Lagging in Polls, McCollum Turns Up the Heat on Scott
With polls continuing to show him trailing GOP rival Rick Scott, Attorney General Bill McCollum last week launched his strongest attack yet on Scott’s past, implying for the first time that the Naples businessman might have been personally guilty in a fraud scandal at the company he used to lead.
Scott has bristled at having to answer questions about his former company, Columbia/HCA Healthcare, and what his role was in a fraud scandal that ended with the company paying a record $1.7 billion in fines and settlements for Medicaid and Medicare fraud. Scott also had to leave the company. Scott has answered those questions largely by saying the company made mistakes – but noting that he was never charged with any wrongdoing.
While McCollum has repeatedly tried to taint Scott with the link to his company’s fraud, he came close on Thursday to actually saying that Scott was criminally complicit – and raised the prospect among the state’s frequent-voting elderly population that they were victims.
“He ran a company that he was personally responsible for, that created perhaps the most massive fraud against senior citizens, against Medicare, in our nation’s history,” McCollum said when asked about a new poll showing Scott ahead by more than 10 points. “Fifty-five hospitals were raided by the FBI. Rick Scott was fired by his board of directors, they forced him out within a short period of time after those raids occurred for a reason.
“He might have even been guilty of the crimes that were involved in it,” McCollum said, raising the allegation of direct criminal involvement by Scott. “I don’t know. He wasn’t charged, but that doesn’t mean he wasn’t (guilty).”
McCollum’s remarks came as a new Quinnipiac poll showed Scott still up by 11 points.
McCollum also turned on its head conventional wisdom among political pundits – that he is plagued by being an insider in a year favoring outsiders and bristled at the notion expressed in the poll that Scott appeared more conservative to respondents.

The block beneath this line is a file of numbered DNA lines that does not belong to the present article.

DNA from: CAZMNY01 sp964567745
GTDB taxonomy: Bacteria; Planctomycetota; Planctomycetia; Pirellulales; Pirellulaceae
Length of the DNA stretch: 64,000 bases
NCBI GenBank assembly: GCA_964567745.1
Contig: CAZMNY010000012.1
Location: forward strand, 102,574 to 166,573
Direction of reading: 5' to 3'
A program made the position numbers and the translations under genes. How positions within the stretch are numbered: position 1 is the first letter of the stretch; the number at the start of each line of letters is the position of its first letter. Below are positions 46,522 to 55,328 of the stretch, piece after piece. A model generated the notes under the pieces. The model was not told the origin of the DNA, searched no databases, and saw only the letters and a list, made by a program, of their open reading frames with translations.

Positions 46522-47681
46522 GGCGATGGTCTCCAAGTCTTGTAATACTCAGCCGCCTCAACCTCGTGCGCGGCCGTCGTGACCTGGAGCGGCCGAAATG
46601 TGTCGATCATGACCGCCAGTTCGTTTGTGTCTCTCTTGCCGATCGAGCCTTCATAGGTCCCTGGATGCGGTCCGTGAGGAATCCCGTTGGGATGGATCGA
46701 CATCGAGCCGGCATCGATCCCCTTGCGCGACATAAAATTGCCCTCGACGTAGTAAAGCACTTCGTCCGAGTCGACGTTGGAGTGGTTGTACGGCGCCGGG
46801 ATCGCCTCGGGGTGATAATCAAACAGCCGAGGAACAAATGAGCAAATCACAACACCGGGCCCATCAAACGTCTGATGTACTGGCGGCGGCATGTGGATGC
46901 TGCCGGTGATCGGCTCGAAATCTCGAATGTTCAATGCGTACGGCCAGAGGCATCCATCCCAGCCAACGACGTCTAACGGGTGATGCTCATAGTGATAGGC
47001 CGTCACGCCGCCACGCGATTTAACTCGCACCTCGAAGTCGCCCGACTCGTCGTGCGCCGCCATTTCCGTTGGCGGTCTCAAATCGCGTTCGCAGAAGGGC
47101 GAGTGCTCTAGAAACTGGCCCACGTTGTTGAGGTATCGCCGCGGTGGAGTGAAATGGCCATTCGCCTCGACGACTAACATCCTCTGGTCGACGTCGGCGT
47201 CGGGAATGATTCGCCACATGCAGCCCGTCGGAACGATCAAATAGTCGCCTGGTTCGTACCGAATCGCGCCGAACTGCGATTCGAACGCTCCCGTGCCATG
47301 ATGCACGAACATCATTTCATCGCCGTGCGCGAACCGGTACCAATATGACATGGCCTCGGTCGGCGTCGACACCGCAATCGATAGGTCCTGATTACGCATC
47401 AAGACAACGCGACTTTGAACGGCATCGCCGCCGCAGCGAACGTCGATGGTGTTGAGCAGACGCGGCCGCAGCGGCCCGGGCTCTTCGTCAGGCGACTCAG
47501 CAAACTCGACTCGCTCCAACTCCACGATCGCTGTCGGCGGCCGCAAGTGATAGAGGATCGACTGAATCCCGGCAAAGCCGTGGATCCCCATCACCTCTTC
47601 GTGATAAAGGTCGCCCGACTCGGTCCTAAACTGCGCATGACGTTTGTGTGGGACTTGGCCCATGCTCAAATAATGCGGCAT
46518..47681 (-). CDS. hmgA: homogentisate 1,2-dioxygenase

McCollum said there’s no way for people to know that because Scott has no record, unlike McCollum, who has a record voters can examine. Scott just has ads, McCollum said. He also tried to turn his insider image to his advantage, saying that he’s the one who has been endorsed by leading conservatives – not Scott – pointing to endorsements McCollum has received from Republican icons like Jeb Bush and Newt Gingrich, as well as mainstream conservative organizations like the Florida Chamber of Commerce.
The Scott campaign responded that the strain of being behind appears to be getting to McCollum.
“Bill McCollum has come unhinged from reality,” said Scott campaign spokeswoman Jennifer Baker. “He continues to repeat the same desperate attacks in spite of the fact that his eight weeks and $8 million of negative ads have been rejected by voters.”
Scott has positioned himself as an outsider and said that in business he has created jobs.
With McCollum’s effort to portray the Medicare and Medicaid fraud that Scott’s company was engaged in as a crime against “senior citizens,” rather than against the government, it raised the stakes even more. Seniors are a key voting block, and on more than one occasion campaigns have made calls to older voters with vague, scary references to politicians targeting them.
McCollum stopped short of saying Scott was going after them – but clearly was trying to get the fraud connection to resonate more than it has with that key group.
“This is taking taxpayers’ money, senior citizens’ money, in huge numbers,” McCollum said. “He wants to cover that up.”